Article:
As companies and governments around the world test drone deliveries, turning the slightly unnerving prospect of heavily-loaded unmanned machines flying over your head into an approaching reality, Amazon is preparing for the worst.
On Tuesday (Nov. 28), the US Patent and Trademark Office granted Amazon the patent for developing a drone that can self-destruct and disperse its parts safely in the face of an impending crash. Amazon filed the application in June 2016.
In a nutshell, the drone is equipped with a “fragmentation controller,” which will determine a dispersal sequence for the machine’s parts based on flight path, terrain, and weather. The controller could kick in, for example, when it’s too windy to keep flying safely, or when temperatures are so high they could affect the drone’s battery.
Once the loss of flight operations is detected, the fragmentation controller will step in using different release methods, such as latches and hooks, according to the filings. The controller will direct components towards safe locations, such as over a pond or large tree. The fragmentation controller will also consider how to save costs and reduce damage to payloads when dropping components.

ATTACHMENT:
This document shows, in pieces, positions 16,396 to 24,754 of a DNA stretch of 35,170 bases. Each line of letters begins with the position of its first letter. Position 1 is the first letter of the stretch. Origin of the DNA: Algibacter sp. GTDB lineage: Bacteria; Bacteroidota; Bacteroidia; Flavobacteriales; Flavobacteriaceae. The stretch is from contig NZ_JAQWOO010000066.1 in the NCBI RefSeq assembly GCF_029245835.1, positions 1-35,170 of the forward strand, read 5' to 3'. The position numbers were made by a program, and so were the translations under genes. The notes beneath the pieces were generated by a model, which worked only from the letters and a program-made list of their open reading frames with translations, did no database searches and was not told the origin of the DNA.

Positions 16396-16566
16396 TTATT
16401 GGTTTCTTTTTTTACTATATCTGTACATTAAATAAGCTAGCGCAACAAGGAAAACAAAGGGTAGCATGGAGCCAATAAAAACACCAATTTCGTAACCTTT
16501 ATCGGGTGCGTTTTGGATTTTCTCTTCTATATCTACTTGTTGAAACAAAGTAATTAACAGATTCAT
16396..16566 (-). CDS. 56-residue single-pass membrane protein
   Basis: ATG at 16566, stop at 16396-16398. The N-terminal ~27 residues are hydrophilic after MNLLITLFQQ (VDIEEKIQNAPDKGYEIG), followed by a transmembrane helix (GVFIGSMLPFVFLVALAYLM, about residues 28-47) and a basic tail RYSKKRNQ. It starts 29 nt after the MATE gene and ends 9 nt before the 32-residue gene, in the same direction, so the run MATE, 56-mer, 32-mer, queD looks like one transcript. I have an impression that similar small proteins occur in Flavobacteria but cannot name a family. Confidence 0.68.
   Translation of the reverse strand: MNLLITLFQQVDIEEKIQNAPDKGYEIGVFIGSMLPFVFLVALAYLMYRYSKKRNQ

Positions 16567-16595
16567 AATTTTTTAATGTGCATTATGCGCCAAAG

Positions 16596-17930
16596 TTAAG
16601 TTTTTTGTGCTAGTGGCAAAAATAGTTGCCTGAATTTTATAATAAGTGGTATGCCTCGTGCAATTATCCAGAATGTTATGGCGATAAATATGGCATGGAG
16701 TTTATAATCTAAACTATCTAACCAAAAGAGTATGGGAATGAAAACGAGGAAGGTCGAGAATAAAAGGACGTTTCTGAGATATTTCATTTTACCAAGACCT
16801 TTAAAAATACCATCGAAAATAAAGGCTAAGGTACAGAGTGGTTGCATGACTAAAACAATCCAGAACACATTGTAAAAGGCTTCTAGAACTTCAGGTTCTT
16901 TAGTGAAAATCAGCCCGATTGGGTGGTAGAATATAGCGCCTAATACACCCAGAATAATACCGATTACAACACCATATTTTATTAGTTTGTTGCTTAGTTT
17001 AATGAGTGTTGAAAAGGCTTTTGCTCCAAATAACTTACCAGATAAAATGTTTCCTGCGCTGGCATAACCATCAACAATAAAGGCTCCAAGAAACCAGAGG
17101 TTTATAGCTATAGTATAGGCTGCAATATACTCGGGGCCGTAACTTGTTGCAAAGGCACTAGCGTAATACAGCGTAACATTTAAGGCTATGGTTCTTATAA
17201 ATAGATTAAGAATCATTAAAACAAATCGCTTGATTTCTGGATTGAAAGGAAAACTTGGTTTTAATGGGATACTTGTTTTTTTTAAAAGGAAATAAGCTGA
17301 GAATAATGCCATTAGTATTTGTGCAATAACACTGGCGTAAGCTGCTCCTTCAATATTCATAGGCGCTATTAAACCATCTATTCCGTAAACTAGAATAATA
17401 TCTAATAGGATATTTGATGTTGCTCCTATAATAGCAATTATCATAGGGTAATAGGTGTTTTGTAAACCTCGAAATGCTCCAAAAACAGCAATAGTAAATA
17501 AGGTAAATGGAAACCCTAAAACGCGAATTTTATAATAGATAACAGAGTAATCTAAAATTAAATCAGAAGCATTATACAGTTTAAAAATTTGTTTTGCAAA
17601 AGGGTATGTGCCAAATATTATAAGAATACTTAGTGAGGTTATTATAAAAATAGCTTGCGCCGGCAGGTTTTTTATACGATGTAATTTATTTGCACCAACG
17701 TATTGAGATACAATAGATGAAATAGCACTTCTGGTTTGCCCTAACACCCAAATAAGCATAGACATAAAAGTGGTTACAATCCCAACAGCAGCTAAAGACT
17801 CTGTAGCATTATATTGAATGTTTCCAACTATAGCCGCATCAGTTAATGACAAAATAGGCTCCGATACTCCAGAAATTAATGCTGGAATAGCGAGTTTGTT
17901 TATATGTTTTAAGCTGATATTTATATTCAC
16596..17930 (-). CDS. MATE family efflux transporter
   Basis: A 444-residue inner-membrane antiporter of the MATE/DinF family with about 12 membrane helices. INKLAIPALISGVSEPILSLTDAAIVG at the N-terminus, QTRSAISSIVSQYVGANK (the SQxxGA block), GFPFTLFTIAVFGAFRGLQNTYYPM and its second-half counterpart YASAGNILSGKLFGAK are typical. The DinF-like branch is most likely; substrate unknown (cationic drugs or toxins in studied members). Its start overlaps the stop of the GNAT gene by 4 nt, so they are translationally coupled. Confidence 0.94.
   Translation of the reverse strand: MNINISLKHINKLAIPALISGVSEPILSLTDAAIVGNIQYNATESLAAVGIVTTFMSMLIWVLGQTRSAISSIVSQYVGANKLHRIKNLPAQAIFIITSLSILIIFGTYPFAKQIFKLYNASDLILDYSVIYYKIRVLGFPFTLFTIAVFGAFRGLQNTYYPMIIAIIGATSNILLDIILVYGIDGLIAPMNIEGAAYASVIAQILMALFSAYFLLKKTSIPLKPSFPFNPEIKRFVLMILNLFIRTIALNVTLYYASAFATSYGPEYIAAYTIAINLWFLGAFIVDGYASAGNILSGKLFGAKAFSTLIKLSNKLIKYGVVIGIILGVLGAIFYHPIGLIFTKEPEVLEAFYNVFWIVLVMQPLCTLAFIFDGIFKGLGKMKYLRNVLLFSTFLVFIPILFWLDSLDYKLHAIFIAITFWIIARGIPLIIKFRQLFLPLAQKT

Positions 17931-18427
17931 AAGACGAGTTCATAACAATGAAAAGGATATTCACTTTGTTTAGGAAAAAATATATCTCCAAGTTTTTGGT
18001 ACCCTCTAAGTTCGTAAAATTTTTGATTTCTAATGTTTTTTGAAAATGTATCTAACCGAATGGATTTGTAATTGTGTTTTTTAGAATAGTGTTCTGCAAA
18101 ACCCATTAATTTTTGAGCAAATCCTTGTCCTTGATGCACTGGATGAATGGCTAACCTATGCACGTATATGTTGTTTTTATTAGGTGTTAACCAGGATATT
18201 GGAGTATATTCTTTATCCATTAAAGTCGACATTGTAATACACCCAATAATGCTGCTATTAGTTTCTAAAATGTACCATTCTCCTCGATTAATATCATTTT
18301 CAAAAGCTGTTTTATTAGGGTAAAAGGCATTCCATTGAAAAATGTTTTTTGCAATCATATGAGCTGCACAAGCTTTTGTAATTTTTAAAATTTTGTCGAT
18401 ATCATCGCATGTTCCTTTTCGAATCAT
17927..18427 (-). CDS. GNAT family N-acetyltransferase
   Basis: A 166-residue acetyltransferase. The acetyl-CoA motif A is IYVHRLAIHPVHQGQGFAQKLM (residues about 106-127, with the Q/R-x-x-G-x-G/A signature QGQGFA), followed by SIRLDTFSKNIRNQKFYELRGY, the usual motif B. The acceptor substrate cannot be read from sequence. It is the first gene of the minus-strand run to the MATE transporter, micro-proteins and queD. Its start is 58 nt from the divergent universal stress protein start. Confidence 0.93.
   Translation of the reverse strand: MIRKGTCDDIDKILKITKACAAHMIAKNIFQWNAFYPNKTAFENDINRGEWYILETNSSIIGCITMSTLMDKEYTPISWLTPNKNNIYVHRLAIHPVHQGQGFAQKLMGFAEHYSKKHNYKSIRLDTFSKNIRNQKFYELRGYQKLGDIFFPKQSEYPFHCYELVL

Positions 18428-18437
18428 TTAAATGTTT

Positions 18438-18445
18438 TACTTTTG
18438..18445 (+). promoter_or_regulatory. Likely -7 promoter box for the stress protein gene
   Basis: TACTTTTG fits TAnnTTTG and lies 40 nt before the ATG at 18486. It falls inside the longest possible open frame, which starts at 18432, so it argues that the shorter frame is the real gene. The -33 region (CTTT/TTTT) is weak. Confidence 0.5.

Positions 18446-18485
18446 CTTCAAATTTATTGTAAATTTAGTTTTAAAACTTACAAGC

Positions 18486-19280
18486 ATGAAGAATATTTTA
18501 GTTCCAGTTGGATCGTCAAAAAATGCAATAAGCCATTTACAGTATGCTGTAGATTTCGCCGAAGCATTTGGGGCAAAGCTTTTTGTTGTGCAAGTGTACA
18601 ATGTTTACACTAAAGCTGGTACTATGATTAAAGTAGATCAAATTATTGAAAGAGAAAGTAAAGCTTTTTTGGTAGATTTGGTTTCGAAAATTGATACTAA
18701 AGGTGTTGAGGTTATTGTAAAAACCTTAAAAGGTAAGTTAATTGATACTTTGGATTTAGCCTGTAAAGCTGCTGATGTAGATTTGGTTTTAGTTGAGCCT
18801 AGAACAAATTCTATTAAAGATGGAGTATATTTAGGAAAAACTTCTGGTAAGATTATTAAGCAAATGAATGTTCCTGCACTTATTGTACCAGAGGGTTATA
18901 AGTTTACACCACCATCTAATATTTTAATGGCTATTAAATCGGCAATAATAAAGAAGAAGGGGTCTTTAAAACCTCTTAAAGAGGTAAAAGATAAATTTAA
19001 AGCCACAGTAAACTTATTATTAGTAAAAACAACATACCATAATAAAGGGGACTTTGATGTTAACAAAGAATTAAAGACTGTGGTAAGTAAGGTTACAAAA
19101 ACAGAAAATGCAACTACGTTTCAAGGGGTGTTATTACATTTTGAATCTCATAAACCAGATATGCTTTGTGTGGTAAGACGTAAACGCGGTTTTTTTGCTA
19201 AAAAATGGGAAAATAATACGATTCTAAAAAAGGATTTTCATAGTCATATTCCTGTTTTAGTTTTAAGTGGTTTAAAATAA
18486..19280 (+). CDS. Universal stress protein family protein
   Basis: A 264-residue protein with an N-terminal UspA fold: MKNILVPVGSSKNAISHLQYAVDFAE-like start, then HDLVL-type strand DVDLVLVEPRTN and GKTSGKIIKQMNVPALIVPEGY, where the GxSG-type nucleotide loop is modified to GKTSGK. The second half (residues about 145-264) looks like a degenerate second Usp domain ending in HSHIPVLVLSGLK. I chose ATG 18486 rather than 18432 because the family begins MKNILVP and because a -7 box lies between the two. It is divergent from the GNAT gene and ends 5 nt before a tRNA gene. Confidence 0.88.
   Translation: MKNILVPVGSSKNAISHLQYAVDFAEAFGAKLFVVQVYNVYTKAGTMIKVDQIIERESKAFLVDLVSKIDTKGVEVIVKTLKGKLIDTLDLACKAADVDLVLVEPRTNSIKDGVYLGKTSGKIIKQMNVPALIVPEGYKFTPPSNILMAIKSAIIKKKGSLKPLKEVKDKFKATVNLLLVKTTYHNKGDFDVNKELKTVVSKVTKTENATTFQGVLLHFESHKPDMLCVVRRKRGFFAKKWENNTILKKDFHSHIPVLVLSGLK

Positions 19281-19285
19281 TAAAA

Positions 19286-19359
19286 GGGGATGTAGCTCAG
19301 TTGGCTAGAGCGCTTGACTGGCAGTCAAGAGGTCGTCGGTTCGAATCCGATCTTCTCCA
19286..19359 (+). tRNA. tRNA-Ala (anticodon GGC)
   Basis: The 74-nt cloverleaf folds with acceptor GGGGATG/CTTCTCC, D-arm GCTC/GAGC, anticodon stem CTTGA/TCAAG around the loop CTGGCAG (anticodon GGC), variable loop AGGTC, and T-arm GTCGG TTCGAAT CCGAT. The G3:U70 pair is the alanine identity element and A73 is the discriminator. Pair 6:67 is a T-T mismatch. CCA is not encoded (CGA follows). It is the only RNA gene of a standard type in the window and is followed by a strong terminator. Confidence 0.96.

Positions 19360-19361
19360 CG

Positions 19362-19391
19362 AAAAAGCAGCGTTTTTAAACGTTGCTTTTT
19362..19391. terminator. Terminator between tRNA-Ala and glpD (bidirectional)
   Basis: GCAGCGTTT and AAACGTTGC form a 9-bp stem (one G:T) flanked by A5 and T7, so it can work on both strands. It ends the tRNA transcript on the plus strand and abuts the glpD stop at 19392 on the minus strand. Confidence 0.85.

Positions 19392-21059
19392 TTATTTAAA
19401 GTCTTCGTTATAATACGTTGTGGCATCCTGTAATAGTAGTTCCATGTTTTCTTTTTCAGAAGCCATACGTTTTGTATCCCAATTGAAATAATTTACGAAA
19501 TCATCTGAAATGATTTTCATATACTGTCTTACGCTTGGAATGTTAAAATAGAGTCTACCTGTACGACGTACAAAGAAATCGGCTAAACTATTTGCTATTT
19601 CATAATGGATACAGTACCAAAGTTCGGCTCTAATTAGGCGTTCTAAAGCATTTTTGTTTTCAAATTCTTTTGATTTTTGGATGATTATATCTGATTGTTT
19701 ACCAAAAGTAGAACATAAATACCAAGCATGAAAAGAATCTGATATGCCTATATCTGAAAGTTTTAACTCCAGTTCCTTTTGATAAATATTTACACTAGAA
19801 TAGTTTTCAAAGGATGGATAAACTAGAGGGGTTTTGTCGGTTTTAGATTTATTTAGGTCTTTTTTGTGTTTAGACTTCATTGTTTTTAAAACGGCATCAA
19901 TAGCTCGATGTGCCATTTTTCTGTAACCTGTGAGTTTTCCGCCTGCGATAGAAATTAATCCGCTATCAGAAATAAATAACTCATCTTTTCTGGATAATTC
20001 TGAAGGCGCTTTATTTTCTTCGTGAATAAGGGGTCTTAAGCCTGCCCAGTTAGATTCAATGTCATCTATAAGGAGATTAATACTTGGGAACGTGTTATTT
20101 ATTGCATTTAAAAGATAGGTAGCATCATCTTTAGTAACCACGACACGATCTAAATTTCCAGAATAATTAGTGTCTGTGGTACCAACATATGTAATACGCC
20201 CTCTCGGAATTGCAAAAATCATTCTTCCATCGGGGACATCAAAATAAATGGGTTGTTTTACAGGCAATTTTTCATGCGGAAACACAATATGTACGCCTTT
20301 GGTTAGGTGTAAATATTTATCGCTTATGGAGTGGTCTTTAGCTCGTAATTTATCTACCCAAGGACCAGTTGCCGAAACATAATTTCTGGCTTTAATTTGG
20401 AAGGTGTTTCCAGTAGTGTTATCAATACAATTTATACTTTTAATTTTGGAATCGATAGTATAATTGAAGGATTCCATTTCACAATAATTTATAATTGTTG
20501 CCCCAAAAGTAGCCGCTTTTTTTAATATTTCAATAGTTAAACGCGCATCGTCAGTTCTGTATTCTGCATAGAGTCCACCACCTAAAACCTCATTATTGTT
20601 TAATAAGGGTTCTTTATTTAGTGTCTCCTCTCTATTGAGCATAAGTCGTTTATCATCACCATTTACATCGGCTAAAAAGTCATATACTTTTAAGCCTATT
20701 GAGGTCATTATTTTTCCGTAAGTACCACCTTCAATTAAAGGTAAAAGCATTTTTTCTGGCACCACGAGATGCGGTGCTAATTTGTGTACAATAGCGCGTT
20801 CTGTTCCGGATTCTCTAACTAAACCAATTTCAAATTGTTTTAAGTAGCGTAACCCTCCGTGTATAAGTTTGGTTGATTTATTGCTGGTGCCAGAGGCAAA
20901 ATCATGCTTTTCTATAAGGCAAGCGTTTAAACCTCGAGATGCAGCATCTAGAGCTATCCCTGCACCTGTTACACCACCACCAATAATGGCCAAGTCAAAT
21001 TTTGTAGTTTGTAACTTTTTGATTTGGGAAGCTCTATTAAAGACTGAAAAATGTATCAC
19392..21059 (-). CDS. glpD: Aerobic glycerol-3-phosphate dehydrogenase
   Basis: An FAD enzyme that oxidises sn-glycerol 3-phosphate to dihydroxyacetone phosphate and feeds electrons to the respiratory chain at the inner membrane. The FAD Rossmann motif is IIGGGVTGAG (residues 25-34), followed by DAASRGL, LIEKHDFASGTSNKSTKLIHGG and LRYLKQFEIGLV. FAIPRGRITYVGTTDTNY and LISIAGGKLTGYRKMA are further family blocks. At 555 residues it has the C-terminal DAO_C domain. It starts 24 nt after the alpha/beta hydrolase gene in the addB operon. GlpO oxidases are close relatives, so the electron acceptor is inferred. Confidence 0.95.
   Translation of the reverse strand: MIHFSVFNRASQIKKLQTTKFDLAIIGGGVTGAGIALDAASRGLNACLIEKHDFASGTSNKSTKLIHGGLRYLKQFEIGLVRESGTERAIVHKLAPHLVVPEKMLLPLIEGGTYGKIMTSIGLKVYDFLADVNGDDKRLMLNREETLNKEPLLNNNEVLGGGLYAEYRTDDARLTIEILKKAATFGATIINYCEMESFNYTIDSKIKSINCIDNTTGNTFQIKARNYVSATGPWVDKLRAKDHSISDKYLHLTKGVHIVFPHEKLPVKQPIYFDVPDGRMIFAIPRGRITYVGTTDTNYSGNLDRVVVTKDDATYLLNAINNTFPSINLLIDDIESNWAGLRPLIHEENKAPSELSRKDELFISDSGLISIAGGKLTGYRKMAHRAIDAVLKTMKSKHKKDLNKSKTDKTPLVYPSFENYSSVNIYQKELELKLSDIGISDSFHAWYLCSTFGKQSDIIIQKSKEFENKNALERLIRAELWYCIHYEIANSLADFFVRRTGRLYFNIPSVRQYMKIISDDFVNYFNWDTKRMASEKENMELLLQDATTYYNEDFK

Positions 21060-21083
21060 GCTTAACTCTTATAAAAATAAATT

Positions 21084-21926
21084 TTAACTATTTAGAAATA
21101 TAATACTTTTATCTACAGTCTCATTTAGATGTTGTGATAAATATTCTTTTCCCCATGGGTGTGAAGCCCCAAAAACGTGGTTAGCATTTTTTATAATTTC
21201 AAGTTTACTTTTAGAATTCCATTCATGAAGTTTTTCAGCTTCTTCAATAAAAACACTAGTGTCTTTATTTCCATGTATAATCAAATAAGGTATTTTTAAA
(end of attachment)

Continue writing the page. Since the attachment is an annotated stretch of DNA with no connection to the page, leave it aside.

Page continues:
Amazon wasn’t immediately available for comment on the next steps with the patent. Patents don’t always result in an actual real-world product and there are regulations in place that circumscribe drone use. In the US, for example, the Federal Aviation Administration (FAA) has set rules that limit weights, operation time, and flying speed for autonomous vehicles.
But the company is working closely with the authorities towards its ambition of achieving drone deliveries in populous areas. The e-commerce giant is one of six companies working with NASA and the FAA on developing an air-traffic management system to integrate unmanned drones into the country’s airspace below 400 feet by 2019.
Earlier, in October, it obtained a US patent for an idea for flying drones that can power moving cars. The company conducted its first fully autonomous drone delivery in December 2016, dispatching a streaming device and one bag of popcorn to a customer living in the British countryside.